On Sunday, the Bank of England (BoE) warned that the coronavirus crisis will push the British economy into its deepest recession in 300 years, with output plunging almost 30 percent in the first half of the year. In its monetary policy report, the BoE presented gloomy predictions for the economy, suggesting output would slip by three percent in the first quarter followed by a further 25 percent fall in the second. This would mean an almost 30 percent drop overall in the first half of 2020, the fastest and deepest recession since the “great frost” in 1709.
The economic projections came with a warning to Britain’s banks that if they tried to stem losses by restricting lending, they would make the situation worse.
Andrew Bailey, the BoE governor, told the Financial Times that a failure to lend would create a vicious circle of more bankruptcies and higher losses on loans that would come back to hit the banks themselves.
Speaking to journalists, Mr Bailey said: “The better path for banks is to keep lending . . . we keep banging this message home. If the system [ensures a good supply of loans], we’ll get a better outcome.”
As the crisis is set to deepen, unearthed reports shed light on how the country responded to the 2008/09 financial crisis.
According to a 2012 report by The Telegraph, former Labour Prime Minister Tony Blair admitted that his government was partly responsible for Britain’s economic strife after the credit crunch.
Labour failed to grasp the threat posed by a deeply integrated global economy, the former leader said.
However, Mr Blair, who left office in 2007, warned that a “vibrant” financial sector was essential for the future economic health of the UK.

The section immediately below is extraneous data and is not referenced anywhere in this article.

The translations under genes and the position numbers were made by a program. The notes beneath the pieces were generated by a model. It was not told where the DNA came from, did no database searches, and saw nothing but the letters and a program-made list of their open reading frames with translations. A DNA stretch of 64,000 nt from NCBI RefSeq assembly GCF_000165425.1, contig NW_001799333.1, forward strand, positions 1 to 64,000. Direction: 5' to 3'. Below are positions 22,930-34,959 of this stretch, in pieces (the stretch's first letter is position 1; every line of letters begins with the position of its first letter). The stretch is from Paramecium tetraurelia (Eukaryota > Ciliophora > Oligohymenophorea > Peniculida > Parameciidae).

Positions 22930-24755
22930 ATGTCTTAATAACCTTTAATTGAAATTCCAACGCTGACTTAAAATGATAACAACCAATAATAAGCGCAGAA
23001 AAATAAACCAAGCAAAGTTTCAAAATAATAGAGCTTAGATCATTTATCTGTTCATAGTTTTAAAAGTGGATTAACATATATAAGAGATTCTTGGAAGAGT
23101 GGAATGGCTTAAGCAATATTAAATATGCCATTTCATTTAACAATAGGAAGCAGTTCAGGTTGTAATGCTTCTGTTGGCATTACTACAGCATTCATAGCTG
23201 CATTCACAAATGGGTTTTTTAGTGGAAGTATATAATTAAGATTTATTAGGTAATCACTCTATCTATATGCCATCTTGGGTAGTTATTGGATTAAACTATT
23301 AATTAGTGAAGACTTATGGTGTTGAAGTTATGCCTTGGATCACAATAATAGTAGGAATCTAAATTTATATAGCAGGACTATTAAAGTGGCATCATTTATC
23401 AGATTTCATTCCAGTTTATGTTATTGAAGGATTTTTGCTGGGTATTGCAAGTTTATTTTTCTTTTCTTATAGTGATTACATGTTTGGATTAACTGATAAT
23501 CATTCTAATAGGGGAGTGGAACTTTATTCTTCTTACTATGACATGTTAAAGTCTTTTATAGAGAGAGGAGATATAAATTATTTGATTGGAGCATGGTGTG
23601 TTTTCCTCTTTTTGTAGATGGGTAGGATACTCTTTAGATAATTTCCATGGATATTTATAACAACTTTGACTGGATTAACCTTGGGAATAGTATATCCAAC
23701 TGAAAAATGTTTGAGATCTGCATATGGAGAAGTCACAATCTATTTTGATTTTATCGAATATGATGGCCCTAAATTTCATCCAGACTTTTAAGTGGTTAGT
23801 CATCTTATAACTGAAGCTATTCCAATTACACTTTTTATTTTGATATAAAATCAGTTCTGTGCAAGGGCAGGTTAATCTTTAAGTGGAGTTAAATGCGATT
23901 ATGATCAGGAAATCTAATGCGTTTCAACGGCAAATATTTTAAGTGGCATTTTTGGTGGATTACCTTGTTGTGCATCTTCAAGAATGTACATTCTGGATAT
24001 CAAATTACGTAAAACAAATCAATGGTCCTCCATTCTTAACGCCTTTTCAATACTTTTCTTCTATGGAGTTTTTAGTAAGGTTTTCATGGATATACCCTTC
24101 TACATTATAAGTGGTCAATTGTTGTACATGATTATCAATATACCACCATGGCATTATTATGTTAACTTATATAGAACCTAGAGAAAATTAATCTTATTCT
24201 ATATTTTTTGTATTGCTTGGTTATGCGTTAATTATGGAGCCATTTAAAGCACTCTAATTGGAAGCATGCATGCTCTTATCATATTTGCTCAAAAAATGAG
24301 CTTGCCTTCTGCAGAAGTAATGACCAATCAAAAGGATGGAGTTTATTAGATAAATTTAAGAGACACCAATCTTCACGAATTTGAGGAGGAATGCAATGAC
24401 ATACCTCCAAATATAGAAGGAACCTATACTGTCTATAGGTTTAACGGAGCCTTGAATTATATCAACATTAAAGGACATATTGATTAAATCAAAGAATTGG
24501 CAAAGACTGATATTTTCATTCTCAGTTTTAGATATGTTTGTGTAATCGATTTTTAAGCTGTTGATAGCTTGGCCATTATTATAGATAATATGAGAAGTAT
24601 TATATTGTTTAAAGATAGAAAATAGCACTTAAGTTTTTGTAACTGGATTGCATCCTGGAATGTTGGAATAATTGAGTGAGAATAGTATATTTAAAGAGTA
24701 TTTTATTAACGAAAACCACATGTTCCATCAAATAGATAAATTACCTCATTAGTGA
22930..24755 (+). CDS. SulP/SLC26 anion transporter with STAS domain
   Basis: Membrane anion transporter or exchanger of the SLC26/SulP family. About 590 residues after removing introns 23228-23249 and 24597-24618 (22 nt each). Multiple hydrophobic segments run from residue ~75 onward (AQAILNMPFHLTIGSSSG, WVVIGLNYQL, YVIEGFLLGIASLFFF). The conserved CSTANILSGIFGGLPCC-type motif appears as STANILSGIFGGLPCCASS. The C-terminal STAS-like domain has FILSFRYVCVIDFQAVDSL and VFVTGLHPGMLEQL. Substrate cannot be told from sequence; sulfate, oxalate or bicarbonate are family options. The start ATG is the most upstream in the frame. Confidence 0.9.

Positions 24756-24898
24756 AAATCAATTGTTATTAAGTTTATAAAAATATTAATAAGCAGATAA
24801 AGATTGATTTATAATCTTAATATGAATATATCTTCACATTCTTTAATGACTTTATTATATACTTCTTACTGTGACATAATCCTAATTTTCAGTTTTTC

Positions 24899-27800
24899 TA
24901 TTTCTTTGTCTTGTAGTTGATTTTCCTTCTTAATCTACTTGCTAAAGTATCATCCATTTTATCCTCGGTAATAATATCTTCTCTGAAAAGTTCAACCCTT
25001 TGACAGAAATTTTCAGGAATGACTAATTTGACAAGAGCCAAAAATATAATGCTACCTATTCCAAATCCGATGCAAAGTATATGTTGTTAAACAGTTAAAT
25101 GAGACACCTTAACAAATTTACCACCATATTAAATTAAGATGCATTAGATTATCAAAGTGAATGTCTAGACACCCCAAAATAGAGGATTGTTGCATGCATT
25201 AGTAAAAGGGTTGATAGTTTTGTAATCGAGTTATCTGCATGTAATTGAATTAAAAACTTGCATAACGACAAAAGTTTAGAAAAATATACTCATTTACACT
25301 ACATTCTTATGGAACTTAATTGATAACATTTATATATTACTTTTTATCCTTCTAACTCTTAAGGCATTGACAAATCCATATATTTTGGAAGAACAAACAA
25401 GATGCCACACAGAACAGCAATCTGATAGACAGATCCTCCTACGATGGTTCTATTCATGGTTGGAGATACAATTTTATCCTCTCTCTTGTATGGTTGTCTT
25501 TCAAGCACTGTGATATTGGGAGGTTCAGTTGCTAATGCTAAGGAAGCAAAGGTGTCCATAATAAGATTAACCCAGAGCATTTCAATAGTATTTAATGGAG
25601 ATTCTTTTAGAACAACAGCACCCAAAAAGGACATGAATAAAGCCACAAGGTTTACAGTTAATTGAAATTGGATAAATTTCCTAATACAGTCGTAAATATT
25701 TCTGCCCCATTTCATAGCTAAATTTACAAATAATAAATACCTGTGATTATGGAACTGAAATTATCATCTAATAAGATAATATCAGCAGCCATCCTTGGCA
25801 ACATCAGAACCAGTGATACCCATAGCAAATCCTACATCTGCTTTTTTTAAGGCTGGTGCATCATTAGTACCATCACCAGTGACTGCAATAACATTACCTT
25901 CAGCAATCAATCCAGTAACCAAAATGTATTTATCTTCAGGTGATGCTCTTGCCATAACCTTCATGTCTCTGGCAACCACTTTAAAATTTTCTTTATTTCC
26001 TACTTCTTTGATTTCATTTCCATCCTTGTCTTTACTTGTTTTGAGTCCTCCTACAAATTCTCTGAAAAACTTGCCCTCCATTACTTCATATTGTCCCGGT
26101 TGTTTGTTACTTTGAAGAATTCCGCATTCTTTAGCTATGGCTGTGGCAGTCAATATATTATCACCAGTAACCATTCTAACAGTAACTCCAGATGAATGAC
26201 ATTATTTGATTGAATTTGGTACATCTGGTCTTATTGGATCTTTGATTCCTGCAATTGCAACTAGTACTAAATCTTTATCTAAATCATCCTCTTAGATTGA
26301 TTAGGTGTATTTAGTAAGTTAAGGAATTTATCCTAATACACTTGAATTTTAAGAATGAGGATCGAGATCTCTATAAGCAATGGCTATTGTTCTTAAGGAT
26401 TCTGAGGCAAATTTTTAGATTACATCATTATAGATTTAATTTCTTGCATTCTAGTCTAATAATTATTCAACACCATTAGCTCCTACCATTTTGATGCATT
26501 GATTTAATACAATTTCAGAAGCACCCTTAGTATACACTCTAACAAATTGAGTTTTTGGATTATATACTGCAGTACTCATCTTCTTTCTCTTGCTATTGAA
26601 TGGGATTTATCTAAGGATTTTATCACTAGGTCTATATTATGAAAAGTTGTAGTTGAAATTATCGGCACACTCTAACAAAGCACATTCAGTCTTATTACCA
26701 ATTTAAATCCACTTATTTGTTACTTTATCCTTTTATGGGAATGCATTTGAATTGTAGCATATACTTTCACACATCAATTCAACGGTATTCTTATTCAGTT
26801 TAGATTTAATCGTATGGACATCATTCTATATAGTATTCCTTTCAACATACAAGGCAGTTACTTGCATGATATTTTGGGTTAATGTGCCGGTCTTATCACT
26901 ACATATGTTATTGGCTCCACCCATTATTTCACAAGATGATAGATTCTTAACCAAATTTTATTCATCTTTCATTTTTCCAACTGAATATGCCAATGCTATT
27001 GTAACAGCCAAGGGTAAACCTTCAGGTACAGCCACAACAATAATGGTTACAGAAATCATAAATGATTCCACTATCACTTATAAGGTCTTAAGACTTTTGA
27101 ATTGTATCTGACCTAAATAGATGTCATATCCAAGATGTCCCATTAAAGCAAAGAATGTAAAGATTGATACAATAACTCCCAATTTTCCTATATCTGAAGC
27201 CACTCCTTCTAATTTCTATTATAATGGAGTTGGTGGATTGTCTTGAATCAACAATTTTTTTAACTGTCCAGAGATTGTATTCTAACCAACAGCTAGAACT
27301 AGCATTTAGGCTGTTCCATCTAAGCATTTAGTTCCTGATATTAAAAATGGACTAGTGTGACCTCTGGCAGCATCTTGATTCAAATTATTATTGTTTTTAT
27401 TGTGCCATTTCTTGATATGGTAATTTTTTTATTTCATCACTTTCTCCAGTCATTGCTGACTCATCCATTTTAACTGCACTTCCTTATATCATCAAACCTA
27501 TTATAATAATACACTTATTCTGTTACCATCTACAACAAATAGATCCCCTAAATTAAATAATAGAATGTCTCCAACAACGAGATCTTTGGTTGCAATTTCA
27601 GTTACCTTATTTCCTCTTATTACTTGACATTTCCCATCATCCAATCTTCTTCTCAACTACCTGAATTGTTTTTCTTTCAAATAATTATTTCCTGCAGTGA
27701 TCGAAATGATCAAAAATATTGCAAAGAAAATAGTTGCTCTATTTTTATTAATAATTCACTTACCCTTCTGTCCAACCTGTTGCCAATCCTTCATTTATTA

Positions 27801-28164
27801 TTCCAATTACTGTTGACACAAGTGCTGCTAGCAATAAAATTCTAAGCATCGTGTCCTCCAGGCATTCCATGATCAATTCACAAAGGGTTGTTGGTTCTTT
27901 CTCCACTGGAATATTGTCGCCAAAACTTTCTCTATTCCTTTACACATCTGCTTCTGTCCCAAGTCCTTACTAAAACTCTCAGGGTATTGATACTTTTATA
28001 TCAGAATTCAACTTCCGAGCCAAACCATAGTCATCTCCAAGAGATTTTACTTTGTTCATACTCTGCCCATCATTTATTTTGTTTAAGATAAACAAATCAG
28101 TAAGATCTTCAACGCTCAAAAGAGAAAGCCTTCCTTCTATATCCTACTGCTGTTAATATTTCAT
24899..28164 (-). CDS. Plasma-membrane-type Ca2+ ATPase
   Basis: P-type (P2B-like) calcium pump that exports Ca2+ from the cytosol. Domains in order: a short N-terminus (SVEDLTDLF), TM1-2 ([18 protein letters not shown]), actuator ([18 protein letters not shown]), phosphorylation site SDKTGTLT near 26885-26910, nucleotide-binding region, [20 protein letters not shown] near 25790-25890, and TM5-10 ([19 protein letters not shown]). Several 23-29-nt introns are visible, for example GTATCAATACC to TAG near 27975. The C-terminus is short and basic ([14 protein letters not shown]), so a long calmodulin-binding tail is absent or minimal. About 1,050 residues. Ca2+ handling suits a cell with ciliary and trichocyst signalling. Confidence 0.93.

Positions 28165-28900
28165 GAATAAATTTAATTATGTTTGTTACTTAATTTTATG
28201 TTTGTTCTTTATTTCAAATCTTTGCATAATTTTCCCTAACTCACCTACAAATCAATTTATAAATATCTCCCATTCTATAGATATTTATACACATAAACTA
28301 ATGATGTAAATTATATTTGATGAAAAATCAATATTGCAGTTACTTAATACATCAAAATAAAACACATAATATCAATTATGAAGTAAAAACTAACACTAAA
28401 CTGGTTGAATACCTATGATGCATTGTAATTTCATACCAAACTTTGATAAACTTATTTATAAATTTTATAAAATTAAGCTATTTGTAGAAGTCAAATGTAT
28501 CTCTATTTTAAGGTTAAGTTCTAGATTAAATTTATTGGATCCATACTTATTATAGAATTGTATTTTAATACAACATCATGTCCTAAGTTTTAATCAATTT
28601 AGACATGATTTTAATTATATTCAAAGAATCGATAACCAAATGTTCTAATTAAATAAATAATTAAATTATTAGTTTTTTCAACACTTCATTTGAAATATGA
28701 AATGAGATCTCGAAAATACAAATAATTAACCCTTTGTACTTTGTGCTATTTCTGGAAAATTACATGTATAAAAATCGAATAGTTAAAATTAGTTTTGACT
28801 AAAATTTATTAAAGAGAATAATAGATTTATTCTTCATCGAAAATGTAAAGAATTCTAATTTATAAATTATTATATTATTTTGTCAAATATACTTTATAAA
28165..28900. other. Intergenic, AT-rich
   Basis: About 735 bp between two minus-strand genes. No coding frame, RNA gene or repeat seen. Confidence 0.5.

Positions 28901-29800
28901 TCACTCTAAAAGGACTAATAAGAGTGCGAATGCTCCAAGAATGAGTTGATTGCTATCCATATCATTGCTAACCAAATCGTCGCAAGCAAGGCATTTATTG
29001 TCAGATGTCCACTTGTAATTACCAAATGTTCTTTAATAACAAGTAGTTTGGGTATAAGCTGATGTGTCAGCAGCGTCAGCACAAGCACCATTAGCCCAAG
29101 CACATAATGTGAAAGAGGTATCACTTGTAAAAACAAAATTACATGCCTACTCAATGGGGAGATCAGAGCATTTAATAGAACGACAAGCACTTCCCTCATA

When asked about his own responsibility for Britain’s economic problems on the Murnaghan programme, on Sky News, Mr Blair said: “Of course, everybody who was in power in the period bears a certain responsibility.
“On the other hand… this global financial crisis was the product of a whole new way that the financial and banking sector has been working in this past 20 or 30 years.
“You have got this deep integration of the global economy and you have a lot of financial instruments that were created whose impact people didn’t properly understand.”
Mr Johnson urged greater investment in the economy and the encouragement of large capital projects to get the economy moving.
He told the BBC‘s Andrew Marr Show: “I am worried that people are losing confidence and losing enthusiasm.
“We need a more aggressive plan for more infrastructure.
“There in danger of overdoing the gloom. I don’t think that this will go on for another eight years.”
Mr Johnson warned against an “orgy of stable door-banging and excessive regulation” for the financial services sector and claimed there were many international competitors that would be “only too happy to knock London off its perch”.
He added: “My message to Americans who may be slagging off London: the sub-prime crisis, frankly, began in the United States, not here.”
Published at Thu, 14 May 2020 11:28:00 +0000